Sam knew his route from Salt Lake to San Diego, and Flamingo was gonna be ten minutes away. He looked at the kid and blinked. I ain’t never gonna see him again. 

“I, uh, wanna tell you something kid.”


“Don’t interrupt.” Sam saw in his peripheral that Conner raised his hand up like he was agreeing or something. 

Sam sighed, like something cumbersome was leaving his body. “I was offered a million dollars when I was a kid, about your age. This was back when a million dollars was closer to a billion nowadays. I got this fancy letter in the mail, inviting me to a game at some casino along the California coast. I was living there those days. It said to take my letter and show it to a floor manager. I was adventurous back then. They took me up something like six flights of stairs into a big gold room. The walls were gilded and they reflected off each other except a darkened window. A big fat man sat in a ring. Sweat dripped off his face. He looked like he was nodding off, sleeping even though the room was loud. They were playing some big band jazz—I can’t remember the song.” 

Sam paused and looked at a passing sign for a personal lawyer. Conner said nothing. Another sign for Flamingo flew by. 

Sam continued. “The floor manager walked me around the man and to a table with a big bag on it. He told me to look inside, and so I did. It was full of money. ‘It's a million, if you want it,’ he said. Well, my gran was dying and my parents were getting evicted and loads of other stuff. I started spending it in my head, thinking of all the ways I’d fix up my life. I went to grab the bag. ‘You gotta kill him,’ the floor manager said. Then he pointed to the black window in the far corner of the room. He said something about how his employer was a strange man.” Sam paused, “‘Eclectic and superior’ was the words he used, wanted to watch rats squirm.”

 He shifted in his seat and felt the sweat on his back as he did.

“He took out a gun and pointed it at the fat man. Well, I was shaking then, sweating like the room was boiling. My hands were craving that money. So I took the gun. I walked around to see the man’s face cause shooting a man in the back felt cowardly. He was doped or something cause he couldn’t say anything, just moaning and crying. He was the saddest, most pathetic thing ever, looking at me with half-closed eyes. I wanted to. I held the gun up and everything. I was shaking so bad I couldn’t hardly hold it.”

A drop of sweat rolled into Sam’s eye. When he took his hand to rub away the sting, his fingers shook. “But I couldn’t do it. I saw myself in those gold mirrors, all distorted and mangled. He, the manager, took the gun after a while and shoved me in an elevator. I was crying and praying some god-forgive-me nonsense. I ran outta that casino and got in my car. It was raining pretty bad, and I couldn’t see out my eyes. I peeled out of the lot—I couldn’t stop—and slid into the crosswalk. I hit a lady walking. She died.” Sam’s voice caught on the last word, choking him.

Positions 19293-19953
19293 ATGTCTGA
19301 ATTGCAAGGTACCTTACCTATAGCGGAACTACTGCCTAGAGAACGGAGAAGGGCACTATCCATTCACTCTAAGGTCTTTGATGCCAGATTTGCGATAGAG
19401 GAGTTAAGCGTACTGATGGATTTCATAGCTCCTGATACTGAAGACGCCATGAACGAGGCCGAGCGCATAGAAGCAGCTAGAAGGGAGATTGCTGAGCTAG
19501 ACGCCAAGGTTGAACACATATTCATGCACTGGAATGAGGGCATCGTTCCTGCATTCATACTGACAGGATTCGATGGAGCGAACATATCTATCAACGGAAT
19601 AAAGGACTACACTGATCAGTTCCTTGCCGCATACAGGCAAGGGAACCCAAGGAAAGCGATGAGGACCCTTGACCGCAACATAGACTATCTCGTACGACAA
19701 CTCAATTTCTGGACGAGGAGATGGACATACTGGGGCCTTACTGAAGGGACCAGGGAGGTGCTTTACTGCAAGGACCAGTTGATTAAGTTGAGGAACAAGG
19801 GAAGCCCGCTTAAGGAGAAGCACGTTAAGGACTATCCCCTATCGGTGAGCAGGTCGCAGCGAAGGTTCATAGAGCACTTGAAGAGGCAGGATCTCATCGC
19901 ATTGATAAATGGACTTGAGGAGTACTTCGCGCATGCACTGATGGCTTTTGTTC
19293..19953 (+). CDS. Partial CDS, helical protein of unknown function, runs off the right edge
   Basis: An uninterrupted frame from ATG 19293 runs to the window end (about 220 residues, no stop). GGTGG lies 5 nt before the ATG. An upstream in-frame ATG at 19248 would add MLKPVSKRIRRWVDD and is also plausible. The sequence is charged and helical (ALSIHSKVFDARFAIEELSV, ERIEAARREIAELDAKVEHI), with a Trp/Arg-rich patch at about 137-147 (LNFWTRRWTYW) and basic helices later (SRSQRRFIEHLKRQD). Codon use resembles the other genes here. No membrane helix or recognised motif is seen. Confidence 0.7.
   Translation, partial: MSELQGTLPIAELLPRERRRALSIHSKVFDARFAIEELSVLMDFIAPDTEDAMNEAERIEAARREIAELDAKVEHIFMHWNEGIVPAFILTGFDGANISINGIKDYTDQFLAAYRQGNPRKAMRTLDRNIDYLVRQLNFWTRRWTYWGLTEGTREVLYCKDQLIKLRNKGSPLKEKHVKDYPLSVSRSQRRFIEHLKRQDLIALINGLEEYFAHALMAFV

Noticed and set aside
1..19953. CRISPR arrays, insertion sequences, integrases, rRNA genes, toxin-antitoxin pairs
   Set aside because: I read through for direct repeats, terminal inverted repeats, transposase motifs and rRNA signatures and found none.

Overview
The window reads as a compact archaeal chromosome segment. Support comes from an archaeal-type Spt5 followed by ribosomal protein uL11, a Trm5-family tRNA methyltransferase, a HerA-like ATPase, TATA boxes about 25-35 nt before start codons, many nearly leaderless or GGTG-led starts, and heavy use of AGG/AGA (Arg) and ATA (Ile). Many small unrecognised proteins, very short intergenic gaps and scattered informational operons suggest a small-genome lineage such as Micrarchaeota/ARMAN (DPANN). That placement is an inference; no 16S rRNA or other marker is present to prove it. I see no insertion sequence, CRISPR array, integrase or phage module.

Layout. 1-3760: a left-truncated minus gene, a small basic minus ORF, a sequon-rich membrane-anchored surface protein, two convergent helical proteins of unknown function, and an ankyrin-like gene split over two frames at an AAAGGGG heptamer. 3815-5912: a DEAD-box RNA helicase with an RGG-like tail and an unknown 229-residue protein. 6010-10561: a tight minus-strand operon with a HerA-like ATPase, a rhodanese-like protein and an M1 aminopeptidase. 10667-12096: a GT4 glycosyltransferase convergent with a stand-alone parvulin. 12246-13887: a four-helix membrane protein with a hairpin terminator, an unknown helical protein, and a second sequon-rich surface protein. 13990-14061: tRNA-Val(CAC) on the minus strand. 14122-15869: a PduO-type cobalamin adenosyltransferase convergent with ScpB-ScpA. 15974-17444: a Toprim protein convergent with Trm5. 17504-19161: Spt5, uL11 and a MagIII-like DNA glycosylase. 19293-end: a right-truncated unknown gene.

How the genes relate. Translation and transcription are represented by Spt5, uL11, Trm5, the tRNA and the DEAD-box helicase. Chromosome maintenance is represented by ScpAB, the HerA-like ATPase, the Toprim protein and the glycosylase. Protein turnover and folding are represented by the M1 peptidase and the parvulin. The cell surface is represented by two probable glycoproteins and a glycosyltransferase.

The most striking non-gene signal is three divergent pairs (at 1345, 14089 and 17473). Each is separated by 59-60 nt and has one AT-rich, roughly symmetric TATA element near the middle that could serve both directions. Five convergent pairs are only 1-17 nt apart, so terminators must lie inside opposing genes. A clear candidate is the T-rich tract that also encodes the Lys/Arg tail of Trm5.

“They gave me four years for manslaughter. Never served it though; the judge was accused of doping. So they let me out after seven months on account of an unfair trial. My parents had this new house, too, and I asked them how they got it. ‘A check came in the mail,’ they said. ‘A million dollars.’”

With obscured vision and a racing heart, Sam took the exit for Flamingo. He pulled into a lot. The truck shook to a stop. Without the rushing wind, the truck began to bake like an oven. Sam felt the sweat and tears mix on his cheeks and could taste the salt when he licked his lips. 

Sam finally looked over at the boy with sad eyes, pleading, in silence, for him to say something. Conner opened the door. Before he stepped out of the truck, he said “Ya know, most people tell me, when I get out, to go home.” He slammed the door shut and leaned into the car through the open window. “What’s your point, Mr. Ellisen?”

Sam looked into the young man’s face, looking into youth—wanting to be forgiven, validated, and loved—and said, “Confession.”

Claire Bernay

When Claire Bernay is not writing, she is reading. When she is not reading, she is writing. She also loves to crochet and cook. Her work has been published in The Southern Quill, Kaleidoscope, and Poems of Summer.